Study your flashcards anywhere!

Download the official Cram app for free >

  • Shuffle
    Toggle On
    Toggle Off
  • Alphabetize
    Toggle On
    Toggle Off
  • Front First
    Toggle On
    Toggle Off
  • Both Sides
    Toggle On
    Toggle Off
  • Read
    Toggle On
    Toggle Off

How to study your flashcards.

Right/Left arrow keys: Navigate between flashcards.right arrow keyleft arrow key

Up/Down arrow keys: Flip the card between the front and back.down keyup key

H key: Show hint (3rd side).h key

A key: Read text to speech.a key


Play button


Play button




Click to flip

52 Cards in this Set

  • Front
  • Back
Are all chemotherapeutic agents toxic?
1. Yes
What is the ideal Chemotherapy?
Drug is toxic to pathogen, little toxicity to patient
What 3 things is Selective Toxicity a consequence of?
1. uniqueness of the target

2. specificity of the drug for that target

3. Dose of active drug delivered
By what 3 ways is Selective Toxicity achieved?
1. unique target present in pathogen, absent in host (cell wall)

2. target is structurally different in the pathogen than in the host (70S vs. 80S)

3. Target is more essential in the pathogen than in the host
Give an example of when the target is more essential in the pathogen than in the host
In anti-cancer therapies
- drugs affect DNA synthesis and replication
4 things that a drug must have/be to be effective
1. must be able to get where its needed

2. must be in an active form

3. must be in sufficient quantity

4. must be available for a sufficient time
Sites of drug exclusion (6)
2. Ocular fluid
3. Synovial fluid
4. Pleural fluid
5. Cysts
6. Necrotic tissue
Sites where drugs may concentrate (8)
1. Urine
2. Bile
3. Liver
4. Kidney
5. Bone
6. Fat
7. RBC's
8. Skin
With what drugs is host metabolism not that important? Why?

With what drugs is host metabolism required?
1. Anti-microbials b/c metabolism by the pathogen may be a key determinant of activity

2. Anti-tumor drugs
This is a critical factor for Selective Toxicity and may be a key part of distribution
Excretion = if drugs are not excreted their concentrations will increase and may bind to receptors of low affinity and cause toxicity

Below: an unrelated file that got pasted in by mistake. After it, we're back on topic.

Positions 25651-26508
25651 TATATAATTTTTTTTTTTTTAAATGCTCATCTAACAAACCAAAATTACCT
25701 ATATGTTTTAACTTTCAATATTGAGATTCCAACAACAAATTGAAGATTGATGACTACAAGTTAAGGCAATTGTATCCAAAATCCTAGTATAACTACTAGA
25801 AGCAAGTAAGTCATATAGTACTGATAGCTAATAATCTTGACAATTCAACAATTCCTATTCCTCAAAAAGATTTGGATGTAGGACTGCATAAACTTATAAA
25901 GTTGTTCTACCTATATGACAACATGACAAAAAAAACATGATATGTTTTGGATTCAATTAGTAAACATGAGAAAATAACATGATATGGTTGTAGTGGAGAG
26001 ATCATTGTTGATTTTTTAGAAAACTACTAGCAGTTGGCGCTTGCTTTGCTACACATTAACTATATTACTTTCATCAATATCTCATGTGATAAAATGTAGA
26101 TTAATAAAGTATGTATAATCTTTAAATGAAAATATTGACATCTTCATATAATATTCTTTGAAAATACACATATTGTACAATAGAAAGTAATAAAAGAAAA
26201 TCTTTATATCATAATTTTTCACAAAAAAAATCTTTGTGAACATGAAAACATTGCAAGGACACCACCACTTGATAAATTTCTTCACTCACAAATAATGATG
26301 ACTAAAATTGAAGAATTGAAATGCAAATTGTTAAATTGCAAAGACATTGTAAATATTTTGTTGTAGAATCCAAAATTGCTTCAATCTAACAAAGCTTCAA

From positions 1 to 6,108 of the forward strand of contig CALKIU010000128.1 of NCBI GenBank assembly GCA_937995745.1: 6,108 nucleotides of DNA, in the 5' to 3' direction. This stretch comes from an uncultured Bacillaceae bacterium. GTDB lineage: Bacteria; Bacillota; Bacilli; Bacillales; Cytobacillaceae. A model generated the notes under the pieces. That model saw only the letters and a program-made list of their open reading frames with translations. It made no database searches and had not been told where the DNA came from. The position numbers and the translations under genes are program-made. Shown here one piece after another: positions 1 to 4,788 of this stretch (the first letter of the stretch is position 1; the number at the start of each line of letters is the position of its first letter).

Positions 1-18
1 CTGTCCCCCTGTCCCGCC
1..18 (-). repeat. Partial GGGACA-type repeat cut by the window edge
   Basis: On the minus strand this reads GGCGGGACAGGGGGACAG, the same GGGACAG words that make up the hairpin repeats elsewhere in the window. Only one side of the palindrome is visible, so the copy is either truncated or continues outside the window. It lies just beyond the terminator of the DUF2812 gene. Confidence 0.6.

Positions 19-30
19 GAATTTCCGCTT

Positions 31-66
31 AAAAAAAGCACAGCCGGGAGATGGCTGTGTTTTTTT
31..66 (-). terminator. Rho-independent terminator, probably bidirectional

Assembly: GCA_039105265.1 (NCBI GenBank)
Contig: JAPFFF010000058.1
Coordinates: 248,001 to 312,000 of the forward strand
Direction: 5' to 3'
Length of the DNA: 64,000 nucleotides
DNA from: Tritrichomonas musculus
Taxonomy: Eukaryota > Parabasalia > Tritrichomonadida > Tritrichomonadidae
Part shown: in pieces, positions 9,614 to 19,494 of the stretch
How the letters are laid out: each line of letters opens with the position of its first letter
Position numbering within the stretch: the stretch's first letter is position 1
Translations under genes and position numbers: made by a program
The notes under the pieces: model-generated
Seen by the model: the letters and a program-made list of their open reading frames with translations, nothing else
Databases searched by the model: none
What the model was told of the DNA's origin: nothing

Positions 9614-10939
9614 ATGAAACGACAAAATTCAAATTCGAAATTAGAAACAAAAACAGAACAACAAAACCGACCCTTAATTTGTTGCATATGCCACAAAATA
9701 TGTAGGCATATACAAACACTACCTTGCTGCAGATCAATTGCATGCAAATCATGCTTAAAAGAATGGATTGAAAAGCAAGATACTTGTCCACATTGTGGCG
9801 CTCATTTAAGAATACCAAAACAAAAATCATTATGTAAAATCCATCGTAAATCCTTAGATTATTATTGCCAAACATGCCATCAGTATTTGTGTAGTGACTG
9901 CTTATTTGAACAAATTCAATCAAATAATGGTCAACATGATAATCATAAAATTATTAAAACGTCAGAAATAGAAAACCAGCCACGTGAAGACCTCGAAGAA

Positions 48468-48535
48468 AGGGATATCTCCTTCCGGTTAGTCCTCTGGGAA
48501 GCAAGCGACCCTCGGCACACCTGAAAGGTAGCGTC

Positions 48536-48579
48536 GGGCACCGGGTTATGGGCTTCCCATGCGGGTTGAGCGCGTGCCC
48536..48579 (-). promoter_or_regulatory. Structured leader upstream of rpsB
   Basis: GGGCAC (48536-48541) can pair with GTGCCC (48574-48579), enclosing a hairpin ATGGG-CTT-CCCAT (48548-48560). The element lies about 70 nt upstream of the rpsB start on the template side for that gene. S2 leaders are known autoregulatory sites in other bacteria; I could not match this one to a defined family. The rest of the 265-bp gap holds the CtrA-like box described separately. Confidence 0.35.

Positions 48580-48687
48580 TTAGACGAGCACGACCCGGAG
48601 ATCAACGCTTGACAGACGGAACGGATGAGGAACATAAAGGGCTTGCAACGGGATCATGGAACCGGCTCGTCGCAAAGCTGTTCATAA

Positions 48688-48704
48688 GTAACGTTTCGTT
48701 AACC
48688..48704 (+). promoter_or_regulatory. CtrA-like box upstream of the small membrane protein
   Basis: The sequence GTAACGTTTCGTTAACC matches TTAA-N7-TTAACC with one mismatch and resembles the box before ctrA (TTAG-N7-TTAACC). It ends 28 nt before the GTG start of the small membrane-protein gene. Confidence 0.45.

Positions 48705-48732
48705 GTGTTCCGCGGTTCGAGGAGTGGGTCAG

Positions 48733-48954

What are the 5 key features of Pharmacodynamics for Chemotherapeutic drugs
1. Mechanism of action
2. Spectrum of activity (how many things it is active against)
3. Static vs. Cidal
4. Development/Incidence of resistance
5. Role of host defenses
When are Narrow Spectrum drugs employed?
-When the pathogen and its sensitivity to the drug are documented

-When the SPECIFICITY for the pathogen is present
When are Broad Spectrum drugs employed?
-For "mixed" infection
- When pathogen identity and sensitivities are not known
Why do we not always give Broad Spectrum drugs?
Because we don't want to kill off our natural flora (commensal organisms)
What do Static drugs do?
inhibit growth and proliferation
What do "-cidal" drugs do?
kill pathogens
T or F: High doses of bacteriostatic agents sometimes are bactericidal
T or F: Combinations of bacteriostatic drugs can have a bactericidal effect
Which are preferred in IC'ed patients: Bactericidal or Bacteriostatic?
Explain "Concentration-dependent cell killing"
When the PEAK SERUM CONCENTRATION relates to the extent of killing = killing continues to increase above MBC = Cmax

*Concentration of the drug is important, not time
*higher peak values results in increased efficacy and decrease development of resistance
Give 2 examples of Concentration-dependent drugs

In Concentration-dependent killing, what do higher peak values result in? (2)
1. Increased Efficacy = how well a drug produces a response

2. Decreased development of resistance
Describe "Time-dependent cell killing"
The time above the MBC relates to the drug's efficacy
Give 3 examples of Time-dependent killing drugs
1. Penicillins

2. Cephalosporins

3. Vancomycin

*why you take Penicillin for 10-14 days
What is "Post-Antibiotic Effect"?
the persistent suppression of pathogen growth after removal of the drug
What pathogens is Post-Antibiotic Effect more common in?
Gram +
Why does the Post-antibiotic effect occur?
1. pathogens have to release and washout the drug

2. pathogens have to synthesize new enzymes
Why is time to re-entry into Log growth in bacteria longer in vivo than in vitro?
Because bacteria are more susceptible to Neutrophil attack during recovery IN VIVO